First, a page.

Carnegie Mellon University

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Are you interested in doing research for credit in the Institute for Politics and Strategy during the fall 2021 semester? Please find below a list of research topics with open positions. Research credit can range from three to nine units. Please contact the IPS professor directly to discuss the opportunity and register for the research section.

 

The Faces of Power; Identifying Experts in World Leaders

Ignacio Arana
 
Dr. Ignacio Arana is seeking assistance with two projects:
 
The Faces of Power: The Facial Width-to-Height Ratio (FWHR) has been associated with dominance, aggression, unethical behavior, trustworthiness, and cooperation. It has been used to study achievement drive among US presidents (Lewis, Lefevre, and Bates, 2012) and CEOs’ performance (Wong et al., 2011). Assistance is welcome to identify photographs of heads of government who governed from 1990-2020 and to calculate their FWHR using software. The research purpose is to examine whether leaders with higher scores engage in activities such as repression, executive-legislative conflict, and other indicators of antidemocratic behavior. 


Identifying Experts in World Leaders: Assistance to identify experts on contemporary and historical heads of government. A coauthor and I are conducting a study about how the rules of selecting heads of government across democratic (e.g., parliamentary, semi-presidential, and presidential) and nondemocratic political systems (e.g, single-party dictatorships, monarchies, military dictatorships, personalist dictatorships) affect the quality of political leadership. The “quality” of political leadership will be measured by indicators such as political experience, educational attainment, and personality traits. To measure the latter, we will conduct a survey among experts on historical and contemporary heads of government.

Coups, Self-Coups, and Assassinations

John Chin

Professor John Chin is seeking research assistants for one or more research projects related to political violence, political instability, and the breakdown of democracy. Depending on student background and interest, students may gain experience in qualitative or quantitative research. The first project involves assisting in historical research and writing historical narratives of self-coups and coding a new global cross-national dataset of self-coups (autogolpes) since World War II. When and how have presidents and prime ministers attempted to illegally concentrate power and extend their rule? The second project involves research and writing for an Historical Dictionary of Modern Assassinations, cataloging all attempts to kill dictators and democratically-elected leaders since World War II. The third project involves assisting in refining and data visualization for ColpusCast, a new global statistical forecast model of different coup types.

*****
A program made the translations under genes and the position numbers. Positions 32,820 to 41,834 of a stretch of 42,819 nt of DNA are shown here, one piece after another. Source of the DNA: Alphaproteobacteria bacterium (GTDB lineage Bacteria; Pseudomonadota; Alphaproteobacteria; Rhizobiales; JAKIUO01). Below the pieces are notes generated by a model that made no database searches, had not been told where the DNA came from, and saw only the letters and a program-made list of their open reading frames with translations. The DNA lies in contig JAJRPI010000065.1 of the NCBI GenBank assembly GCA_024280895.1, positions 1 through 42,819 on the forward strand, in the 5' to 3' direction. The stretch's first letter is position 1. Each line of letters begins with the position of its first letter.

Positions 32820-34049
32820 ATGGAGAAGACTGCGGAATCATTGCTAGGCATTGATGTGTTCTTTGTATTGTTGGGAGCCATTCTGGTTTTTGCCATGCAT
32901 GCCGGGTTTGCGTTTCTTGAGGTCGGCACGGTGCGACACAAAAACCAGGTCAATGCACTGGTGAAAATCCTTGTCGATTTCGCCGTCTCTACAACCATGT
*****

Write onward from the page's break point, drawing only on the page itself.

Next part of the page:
Societal Support for Human Rights Prosecutions in Argentina

Pearce Edwards
 
Why are some new democracies able to prosecute former dictators and their associates for human rights violations? There are many obstacles to prosecutions: collecting evidence, defining legal standards under which violations may be tried, and persuading judges and prosecutors to pursue human rights cases. My ongoing research examines human rights trials in one newer democracy - Argentina - and the role of one institution - the Catholic Church - in overcoming obstacles to prosecution there. A student researcher with at least intermediate Spanish-language skills would assist as I analyze the proceedings of Argentine human rights trials to determine the contribution (or opposition) of the Catholic Church to such prosecutions.

State-Sponsored Media Usage; Extremism in Social Media

Kathleen Carley


Dr. Kathleen Carley has two projects open for research assistant support:

Project 1: Create a ranking of state-sponsored media and mfa for all countries by the extent to which bots are used to retreat their messages. Collect data from Twitter for these sites and the conversations around them. Assess these conversations for who is engaged, and what kinds of topics get the most traction. Using this a number of questions will be addressed such as: "Are totalitarian states more likely to use bots to spread their information?"

Project 2: Domestic terrorism is becoming an increasing security issue. This topic will explore how we can identify extremist-related discussion in social media for a particular region. The region of interest is southwestern Pennsylvania. It is thought that such discussion is also associated with disinformation, conspiracy stories, and online hate. Thus we will start with known low-credibility news sites and known disinformation vis-a-vis COVID and vaccinations to identify groups and topics of interests.